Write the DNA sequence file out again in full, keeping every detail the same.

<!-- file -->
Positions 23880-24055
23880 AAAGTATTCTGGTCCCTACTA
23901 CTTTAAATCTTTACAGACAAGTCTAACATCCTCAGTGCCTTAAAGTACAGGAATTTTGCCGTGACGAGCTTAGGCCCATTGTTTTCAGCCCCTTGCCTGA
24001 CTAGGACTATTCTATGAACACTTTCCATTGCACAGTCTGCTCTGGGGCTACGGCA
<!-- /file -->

Positions 23880-24055
23880 AAAGTATTCTGGTCCCTACTA
23901 CTTTAAATCTTTACAGACAAGTCTAACATCCTCAGTGCCTTAAAGTACAGGAATTTTGCCGTGACGAGCTTAGGCCCATTGTTTTCAGCCCCTTGCCTGA
24001 CTAGGACTATTCTATGAACACTTTCCATTGCACAGTCTGCTCTGGGGCTACGGCA